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Bush Signs Safe Port Act
Robert Malone, 10.13.06, 3:40 PM ET

President George W. Bush signed the Security and Accountability for Every (SAFE) Port Act into law on Friday along with the Secure Fence Act and legislation related to chemical plant security and Federal Emergency Management Agency (FEMA) reform.

The port safety measures include requiring 100% of imported containers to be scanned for radiation, which will entail the deployment of appropriate monitoring devices, as well as the creation of standards for operating procedures. The act allocates risk-based funding through grants to help harden U.S. ports against terrorist attacks.

The Department of Homeland Security is expected to conduct security checks for terrorists and members of organized crime among all port employees, and it will also create watch lists. The act establishes joint operations centers at ports to integrate local, private-sector companies and state and federal partners for a unified event response. It also requires the department to create protocols for operations after a transportation incident.

"All Americans can celebrate the signing of the SAFE Port Act into law," says Paul Kelly, vice president of the Retail Industry Leaders Association. "This comprehensive cargo chain security legislation is now the law of the land." His group's members--retailers, manufacturers and service suppliers, who account for more than $1.5 trillion in annual sales--are significant importers of goods from the global marketplace, most of which comes into the country through shipping containers.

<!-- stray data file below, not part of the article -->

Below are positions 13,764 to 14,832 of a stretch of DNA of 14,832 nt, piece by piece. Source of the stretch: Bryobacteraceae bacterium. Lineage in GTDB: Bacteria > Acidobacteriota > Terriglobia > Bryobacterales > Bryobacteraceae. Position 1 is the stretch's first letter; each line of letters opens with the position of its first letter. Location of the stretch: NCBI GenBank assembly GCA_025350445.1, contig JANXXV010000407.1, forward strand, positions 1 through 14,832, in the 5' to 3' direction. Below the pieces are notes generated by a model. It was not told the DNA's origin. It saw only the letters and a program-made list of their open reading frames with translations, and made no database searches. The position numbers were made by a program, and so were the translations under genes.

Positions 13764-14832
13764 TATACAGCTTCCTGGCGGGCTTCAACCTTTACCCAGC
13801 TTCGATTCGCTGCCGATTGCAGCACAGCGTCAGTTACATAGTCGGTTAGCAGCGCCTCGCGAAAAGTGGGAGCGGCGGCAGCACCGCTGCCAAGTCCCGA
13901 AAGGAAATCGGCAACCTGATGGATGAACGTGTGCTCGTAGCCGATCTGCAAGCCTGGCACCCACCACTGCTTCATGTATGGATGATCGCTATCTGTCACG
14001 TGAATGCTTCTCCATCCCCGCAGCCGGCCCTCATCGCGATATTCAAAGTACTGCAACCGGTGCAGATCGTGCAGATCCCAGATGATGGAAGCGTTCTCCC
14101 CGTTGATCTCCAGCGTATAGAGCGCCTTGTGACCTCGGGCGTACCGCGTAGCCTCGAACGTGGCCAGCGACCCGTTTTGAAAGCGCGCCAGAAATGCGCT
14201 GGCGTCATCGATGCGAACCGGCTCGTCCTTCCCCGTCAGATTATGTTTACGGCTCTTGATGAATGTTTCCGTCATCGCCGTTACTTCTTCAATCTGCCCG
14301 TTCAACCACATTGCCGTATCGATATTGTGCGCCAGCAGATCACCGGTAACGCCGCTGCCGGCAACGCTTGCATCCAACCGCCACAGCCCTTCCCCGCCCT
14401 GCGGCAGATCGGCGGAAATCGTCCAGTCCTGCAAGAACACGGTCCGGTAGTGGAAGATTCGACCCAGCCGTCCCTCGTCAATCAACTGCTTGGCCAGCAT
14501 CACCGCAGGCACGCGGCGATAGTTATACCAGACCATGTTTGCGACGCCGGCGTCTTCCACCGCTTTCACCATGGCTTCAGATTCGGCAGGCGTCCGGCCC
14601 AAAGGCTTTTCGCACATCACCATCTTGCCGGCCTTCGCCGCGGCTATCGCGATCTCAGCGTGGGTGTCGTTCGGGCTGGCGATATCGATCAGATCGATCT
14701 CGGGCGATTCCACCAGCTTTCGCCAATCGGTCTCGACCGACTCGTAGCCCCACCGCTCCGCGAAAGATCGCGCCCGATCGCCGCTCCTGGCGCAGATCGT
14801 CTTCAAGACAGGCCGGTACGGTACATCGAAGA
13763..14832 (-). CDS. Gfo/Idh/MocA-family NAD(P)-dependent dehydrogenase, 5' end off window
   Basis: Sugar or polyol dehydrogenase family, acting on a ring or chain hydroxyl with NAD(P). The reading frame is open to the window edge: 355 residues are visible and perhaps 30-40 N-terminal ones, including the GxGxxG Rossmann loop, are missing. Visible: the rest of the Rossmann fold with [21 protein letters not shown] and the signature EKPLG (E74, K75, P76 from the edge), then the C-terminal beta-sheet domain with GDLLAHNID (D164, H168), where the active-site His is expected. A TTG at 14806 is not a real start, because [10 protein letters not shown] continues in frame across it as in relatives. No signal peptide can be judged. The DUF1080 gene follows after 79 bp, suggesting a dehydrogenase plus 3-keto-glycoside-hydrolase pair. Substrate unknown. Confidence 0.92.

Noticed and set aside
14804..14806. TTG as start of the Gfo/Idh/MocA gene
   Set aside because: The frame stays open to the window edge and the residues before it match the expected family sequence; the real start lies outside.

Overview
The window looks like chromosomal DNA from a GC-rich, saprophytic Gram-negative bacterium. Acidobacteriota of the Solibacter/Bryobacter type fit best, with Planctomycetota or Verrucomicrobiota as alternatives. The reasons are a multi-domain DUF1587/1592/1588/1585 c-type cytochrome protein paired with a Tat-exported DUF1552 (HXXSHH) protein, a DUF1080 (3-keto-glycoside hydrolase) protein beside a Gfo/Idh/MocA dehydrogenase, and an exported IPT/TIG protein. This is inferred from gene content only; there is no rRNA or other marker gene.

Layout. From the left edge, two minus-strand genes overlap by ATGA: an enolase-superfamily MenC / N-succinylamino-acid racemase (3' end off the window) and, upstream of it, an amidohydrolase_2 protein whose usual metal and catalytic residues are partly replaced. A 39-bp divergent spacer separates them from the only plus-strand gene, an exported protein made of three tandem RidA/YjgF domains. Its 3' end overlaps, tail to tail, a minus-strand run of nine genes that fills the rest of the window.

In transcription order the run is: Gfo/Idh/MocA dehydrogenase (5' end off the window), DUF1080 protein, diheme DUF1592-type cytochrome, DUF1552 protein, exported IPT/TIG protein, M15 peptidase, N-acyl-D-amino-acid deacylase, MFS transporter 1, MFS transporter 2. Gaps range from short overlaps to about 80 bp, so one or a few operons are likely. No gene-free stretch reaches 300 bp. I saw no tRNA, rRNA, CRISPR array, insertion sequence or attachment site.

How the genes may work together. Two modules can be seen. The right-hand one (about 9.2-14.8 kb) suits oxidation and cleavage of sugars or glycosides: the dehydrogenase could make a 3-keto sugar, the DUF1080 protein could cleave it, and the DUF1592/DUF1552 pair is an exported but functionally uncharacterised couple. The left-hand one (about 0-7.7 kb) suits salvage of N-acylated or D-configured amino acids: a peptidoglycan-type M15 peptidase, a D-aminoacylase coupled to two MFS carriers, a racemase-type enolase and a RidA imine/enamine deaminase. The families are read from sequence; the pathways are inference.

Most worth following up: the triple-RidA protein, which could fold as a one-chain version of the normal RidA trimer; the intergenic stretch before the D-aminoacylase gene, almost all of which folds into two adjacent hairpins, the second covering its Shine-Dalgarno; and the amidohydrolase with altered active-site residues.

The act's scope goes beyond the U.S. borders, as the Department of Homeland Security is also required to conduct and assess security measures in foreign ports and strengthen the Customs-Trade Partnership Against Terrorism (C-TPAT) program. The act will allow the U.S. government to loan equipment to host nations for container examination.

Finally, the act will improve the inspection of high-risk containers before they reach the U.S. and strengthen the international trade data system, as well as increase research and testing of technology integration.

Peter T. King, R-N.Y., chairman of the House Committee on Homeland Security, says, "This is truly a milestone in our mission to better secure the homeland."

Only time and the absence of any major security event will tell if he is right and determine whether the money is well spent. At the moment, the funding allocated for SAFE Ports is $6.7 billion. That may seem like an outrageous cost, but it is estimated that a major closure of U.S. ports could cost upwards of $200 million a day.

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